If you wonder what is cutting circular holes around the margins of your leaves, then it’s likely to be the solitary leaf-cutter bee.
The longer cuts are used for wrapped around the chamber. The female will then provision the chamber and lay an egg. The circular cuts are used to seal off the chamber. The egg hatches into a grub.
The grub eats the pollen, pupates and later emerges as a bee.
The female leafcutter bees select leaves that are bendable and not too heavy to carry.
Leaf cutter bee damage to leaves
Bees are vital for pollination. You can buy leafcutter bee houses to attract the bees to your garden. The leaf-cutter bees are solitary and unlike honey bees do not swarm like honey bees so they are little or no danger to humans or pets.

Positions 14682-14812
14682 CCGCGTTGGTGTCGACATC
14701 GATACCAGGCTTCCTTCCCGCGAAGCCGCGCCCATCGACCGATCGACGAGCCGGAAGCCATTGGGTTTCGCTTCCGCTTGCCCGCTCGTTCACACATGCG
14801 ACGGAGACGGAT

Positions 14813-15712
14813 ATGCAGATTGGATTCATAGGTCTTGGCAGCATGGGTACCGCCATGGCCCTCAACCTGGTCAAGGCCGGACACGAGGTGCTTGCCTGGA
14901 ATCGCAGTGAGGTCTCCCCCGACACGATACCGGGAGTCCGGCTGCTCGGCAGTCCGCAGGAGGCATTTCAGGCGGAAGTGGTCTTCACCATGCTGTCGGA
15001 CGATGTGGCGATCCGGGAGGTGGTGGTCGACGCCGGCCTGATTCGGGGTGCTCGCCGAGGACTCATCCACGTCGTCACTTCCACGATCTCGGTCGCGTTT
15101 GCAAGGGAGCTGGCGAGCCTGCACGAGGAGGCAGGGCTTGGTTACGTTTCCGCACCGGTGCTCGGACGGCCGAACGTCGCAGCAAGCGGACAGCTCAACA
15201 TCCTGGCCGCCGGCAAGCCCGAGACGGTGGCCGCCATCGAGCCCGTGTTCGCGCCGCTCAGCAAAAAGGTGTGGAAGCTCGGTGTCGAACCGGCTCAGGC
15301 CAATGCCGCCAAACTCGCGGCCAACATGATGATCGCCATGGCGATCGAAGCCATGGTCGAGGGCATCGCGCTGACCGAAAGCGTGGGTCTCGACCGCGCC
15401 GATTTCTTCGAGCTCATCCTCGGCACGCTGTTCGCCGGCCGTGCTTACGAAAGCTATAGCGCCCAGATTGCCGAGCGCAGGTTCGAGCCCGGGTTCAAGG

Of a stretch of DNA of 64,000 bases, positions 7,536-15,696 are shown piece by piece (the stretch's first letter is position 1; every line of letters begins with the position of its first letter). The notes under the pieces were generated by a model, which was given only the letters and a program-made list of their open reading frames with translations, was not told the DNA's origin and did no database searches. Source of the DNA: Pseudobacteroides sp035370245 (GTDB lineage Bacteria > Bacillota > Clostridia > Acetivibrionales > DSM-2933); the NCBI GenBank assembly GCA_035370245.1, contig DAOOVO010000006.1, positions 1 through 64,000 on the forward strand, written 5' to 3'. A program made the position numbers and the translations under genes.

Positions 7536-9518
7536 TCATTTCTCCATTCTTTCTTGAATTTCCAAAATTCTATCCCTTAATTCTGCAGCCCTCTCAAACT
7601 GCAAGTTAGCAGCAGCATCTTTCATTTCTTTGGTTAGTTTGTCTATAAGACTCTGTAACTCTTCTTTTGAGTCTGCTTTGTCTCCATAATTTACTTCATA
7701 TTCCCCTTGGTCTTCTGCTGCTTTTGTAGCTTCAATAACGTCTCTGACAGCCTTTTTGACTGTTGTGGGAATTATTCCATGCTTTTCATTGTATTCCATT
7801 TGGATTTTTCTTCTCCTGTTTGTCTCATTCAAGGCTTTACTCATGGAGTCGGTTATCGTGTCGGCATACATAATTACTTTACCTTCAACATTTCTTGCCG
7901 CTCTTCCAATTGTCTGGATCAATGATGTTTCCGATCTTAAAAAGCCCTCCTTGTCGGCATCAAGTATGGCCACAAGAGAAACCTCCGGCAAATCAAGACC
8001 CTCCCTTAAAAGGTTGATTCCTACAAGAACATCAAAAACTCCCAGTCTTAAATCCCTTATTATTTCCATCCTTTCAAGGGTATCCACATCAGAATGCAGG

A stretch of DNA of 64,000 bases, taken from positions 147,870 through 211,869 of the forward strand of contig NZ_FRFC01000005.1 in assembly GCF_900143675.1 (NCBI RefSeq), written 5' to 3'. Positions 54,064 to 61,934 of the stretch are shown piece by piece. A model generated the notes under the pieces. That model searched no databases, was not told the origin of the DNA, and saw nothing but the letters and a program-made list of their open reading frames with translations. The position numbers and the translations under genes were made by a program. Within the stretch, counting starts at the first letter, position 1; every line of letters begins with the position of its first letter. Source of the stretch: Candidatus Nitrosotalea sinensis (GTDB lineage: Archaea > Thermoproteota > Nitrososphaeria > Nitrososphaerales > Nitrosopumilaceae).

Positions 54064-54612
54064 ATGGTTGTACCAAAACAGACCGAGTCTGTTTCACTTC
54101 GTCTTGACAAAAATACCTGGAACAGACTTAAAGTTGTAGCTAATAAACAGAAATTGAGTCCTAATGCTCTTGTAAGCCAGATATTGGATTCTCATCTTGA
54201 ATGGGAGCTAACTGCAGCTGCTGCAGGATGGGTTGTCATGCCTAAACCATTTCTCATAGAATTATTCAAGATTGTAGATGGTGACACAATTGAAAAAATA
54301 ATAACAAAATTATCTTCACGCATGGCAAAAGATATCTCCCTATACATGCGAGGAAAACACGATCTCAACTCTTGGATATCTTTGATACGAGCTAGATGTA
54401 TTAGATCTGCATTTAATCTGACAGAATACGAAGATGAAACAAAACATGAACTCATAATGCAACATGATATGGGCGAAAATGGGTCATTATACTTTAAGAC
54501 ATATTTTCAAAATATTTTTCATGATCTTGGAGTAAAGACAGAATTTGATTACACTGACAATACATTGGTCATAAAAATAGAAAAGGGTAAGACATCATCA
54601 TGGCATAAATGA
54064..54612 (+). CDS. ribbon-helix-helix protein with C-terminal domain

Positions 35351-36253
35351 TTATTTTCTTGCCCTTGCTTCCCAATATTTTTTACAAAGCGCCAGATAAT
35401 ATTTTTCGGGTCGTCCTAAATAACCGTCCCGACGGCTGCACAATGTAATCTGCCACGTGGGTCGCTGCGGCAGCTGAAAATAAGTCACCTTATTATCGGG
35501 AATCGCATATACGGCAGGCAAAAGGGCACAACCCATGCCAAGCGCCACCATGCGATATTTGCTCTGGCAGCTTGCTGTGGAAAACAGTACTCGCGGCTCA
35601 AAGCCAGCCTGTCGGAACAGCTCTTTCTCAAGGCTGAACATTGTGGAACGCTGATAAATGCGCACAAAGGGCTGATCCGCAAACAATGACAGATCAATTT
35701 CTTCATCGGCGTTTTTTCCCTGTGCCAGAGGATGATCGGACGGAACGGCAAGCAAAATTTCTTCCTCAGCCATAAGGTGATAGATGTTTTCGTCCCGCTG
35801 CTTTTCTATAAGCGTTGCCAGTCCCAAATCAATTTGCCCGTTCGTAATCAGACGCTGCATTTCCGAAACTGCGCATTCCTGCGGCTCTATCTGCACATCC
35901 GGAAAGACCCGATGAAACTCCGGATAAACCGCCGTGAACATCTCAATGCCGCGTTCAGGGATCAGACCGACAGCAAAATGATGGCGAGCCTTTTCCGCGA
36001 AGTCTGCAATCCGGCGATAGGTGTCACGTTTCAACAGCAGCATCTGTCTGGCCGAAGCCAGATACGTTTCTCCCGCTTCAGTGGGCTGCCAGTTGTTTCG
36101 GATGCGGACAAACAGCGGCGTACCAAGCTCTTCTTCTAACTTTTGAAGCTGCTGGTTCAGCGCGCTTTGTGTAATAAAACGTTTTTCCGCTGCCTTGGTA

Bees are vital for pollination.
Leaf-cutter bee house
You can buy leafcutter bee houses to attract the bees to your garden.
Leafcutter bee house. Leaf cutter bees like hollow tubes and bamboo are ideal. They also excavate tunnels in flower pots where light gritty compost is used.
Leaf-cutter bee chambers
Here I’ve cut open a bamboo cane to reveal the leaf-cutter bee nest chambers. Row of leaf-cutter bee chambers lined with cut leaves. The male will be nearest the exit
The female has used the circular cuts to seal off the ends of the chamber, whereas the longer cuts are wrapped around the sides. The adult bee will provision the chamber with pollen and lay an egg. The larva feeds of the pollen.
The female larva are the first to be layed and are deepest in the line. This means that if the nest is predated by a woodpecker, the feamles have a better chance of avoiding being eaten. The male larva is nearst the exit and will be the first to be eaten.
Leaf-cutter bee larva inside chamber, eating the pollen provided by the bee
Although this larva will probably die, I carefully replaced the bamboo and sealed it with wax to keep the chambers intact and dry.
Leaf-cutterbee damage to a rose
Leaf damage on rose by leaf cutter bees